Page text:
The Davises, 57, have a strong incentive to run their company the way they do: They have a much longer term perspective than the typical corporate manager. As owners, they want to keep working together at IDEA Health and Fitness Association, alongside their kids, as long as they can. “If we’re not going to retire, why not create an environment we can enjoy for the next 20 years, instead of being in the normal corporate mindset?” asks Peter.
Many corporate managers and executives won’t stay with one company their entire careers, even if they want to. As they build seniority and bigger salaries, today’s short-sighted employers will want to replace them with younger people who earn less. These leaders know they’re considered disposable, so it’s probably unrealistic to expect them to get invested in building a positive, sustainable culture in the way that the Davises are.
Nonetheless, there are some signs that more executives are starting to question the harsh values of the business world that have come to seem normal in the employer-friendly job market of recent years–and this could bring some positive changes for their employees.
Miriam Hawley, founder of the group that wrote Our Bodies, Ourselves, recently co-authored a book about entrepreneurial couples called You & Your Partner, Inc., with her husband and business partner, Jeffrey McIntyre.
Hawley, a psychotherapist, is now bringing some of her insights to Harvard Business School, where, through the couple’s coaching, consulting and leadership training business Enlignment, Inc., she is working with “heads of companies who are at crossroads and are at stuck points,” she says. Some have gotten so caught up in meeting corporate demands that they’ve neglected their families and lives outside of work for years. They know they need to change.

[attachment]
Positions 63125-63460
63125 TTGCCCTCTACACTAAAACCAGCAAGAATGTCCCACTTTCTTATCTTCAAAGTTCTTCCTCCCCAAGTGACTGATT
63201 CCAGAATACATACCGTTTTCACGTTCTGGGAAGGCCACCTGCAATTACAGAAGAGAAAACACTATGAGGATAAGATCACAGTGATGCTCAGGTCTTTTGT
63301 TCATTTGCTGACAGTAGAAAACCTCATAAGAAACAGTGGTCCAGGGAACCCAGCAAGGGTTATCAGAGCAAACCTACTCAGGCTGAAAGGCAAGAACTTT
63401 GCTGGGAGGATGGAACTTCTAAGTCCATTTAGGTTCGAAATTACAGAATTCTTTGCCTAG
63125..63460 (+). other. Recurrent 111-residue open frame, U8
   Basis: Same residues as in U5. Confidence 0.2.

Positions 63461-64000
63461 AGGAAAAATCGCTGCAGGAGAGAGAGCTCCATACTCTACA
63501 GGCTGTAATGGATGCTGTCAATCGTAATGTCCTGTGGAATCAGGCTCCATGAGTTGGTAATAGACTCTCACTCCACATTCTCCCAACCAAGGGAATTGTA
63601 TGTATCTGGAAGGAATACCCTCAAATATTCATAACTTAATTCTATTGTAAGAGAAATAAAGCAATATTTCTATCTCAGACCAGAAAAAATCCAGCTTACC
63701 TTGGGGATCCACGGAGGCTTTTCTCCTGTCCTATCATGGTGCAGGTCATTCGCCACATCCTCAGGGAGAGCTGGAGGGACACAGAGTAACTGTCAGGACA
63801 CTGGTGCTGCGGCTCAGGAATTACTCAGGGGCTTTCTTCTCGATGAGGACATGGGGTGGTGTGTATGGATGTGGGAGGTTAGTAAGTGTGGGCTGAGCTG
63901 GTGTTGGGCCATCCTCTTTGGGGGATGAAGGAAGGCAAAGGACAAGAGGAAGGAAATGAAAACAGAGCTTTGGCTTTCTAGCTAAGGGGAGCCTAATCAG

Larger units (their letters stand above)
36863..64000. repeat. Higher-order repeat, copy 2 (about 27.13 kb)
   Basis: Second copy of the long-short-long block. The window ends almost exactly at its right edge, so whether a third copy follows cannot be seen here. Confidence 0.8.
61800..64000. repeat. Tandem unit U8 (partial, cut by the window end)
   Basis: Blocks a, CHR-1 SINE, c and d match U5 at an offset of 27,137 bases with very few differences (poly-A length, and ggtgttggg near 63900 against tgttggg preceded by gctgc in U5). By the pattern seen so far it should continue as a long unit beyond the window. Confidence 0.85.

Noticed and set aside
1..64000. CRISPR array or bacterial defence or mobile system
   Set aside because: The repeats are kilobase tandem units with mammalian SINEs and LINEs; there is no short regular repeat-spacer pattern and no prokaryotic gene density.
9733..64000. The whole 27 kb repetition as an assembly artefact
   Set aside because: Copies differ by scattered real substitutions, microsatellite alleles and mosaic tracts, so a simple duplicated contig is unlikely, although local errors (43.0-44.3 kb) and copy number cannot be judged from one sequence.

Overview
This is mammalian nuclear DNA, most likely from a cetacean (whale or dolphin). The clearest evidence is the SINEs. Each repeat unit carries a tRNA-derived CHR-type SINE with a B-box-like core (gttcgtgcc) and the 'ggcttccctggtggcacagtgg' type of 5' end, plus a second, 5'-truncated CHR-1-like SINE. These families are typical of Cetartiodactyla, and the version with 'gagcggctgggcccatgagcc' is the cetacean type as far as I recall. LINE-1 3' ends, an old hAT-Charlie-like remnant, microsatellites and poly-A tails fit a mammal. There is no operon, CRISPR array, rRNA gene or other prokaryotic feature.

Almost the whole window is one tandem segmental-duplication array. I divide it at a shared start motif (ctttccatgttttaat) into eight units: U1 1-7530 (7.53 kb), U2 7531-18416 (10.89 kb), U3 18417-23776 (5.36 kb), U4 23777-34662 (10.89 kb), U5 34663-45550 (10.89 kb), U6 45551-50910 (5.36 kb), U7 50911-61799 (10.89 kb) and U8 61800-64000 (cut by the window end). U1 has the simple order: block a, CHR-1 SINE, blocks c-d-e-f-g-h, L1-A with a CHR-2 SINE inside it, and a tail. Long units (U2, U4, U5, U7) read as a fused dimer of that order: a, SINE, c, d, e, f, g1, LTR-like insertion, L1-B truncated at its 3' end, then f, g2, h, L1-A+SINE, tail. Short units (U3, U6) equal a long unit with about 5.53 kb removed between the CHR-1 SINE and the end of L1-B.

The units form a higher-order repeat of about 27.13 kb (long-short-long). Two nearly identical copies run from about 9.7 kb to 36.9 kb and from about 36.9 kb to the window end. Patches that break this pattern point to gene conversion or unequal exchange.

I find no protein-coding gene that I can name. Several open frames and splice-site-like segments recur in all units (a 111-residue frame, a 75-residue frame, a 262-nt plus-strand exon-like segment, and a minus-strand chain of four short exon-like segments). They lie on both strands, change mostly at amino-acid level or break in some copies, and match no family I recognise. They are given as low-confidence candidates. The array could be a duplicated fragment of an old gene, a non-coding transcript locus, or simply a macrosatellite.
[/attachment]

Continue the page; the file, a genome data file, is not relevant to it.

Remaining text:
“They’re suffering. They’re not taking care of themselves. They’ve sold themselves to the corporation,” she explains. “They can’t be the type of leaders they could potentially be if they are not leading their own life well. Corporations are having to look at that, and I think some are.”
I’ve been hearing similar observations lately from others who work with big-company execs. Hopefully, some of these leaders will bring a fresh perspective back to their offices, so their direct reports can have a personal life, too.
And maybe some will opt out of the corporate grind altogether, like the couples in her book, and apply their prodigious business skills to starting companies where both people and profits matter, like the Davises.
If the health reform actually does result in affordable premiums (and that’s still a huge “if”) it’s going to be easier for talented people who are tired of shabby treatment by corporate employers to quit and set up shop on their own. I co-founded a site for independent professionals called the $200KFreelancer, and I can’t tell you how many people have told me they’d like to go out on their own but can’t afford to buy health insurance–or have had to take a job with benefits after freelancing for a while because they can’t pay insurance premiums. (It’s a big ticket item: My family now pays $36,000 a year in New Jersey).
The looming taxes about to hit higher earners will also cause some two-income families to rethink whether working in corporate jobs still makes financial sense for both partners. A $250,000 income that leaves a family with a lot of disposable income in Peoria, Ill. or Twin Falls, Idaho doesn’t go very far in places with high-cost-of-living, high-tax locales like New York City or Alexandria, Va. It may be more profitable–and less stressful–for one parent to start a work-at-home business to reduce steep outside costs like childcare. Who is likely to depart? Someone with the track record and relationships in an industry that make it possible to get up and running quickly in a new business–the very type of person most companies need on staff.
If the rainmakers in companies start leaving, it could put pressure on employers to create a better, happier work environment so others don’t jump ship. We can only hope.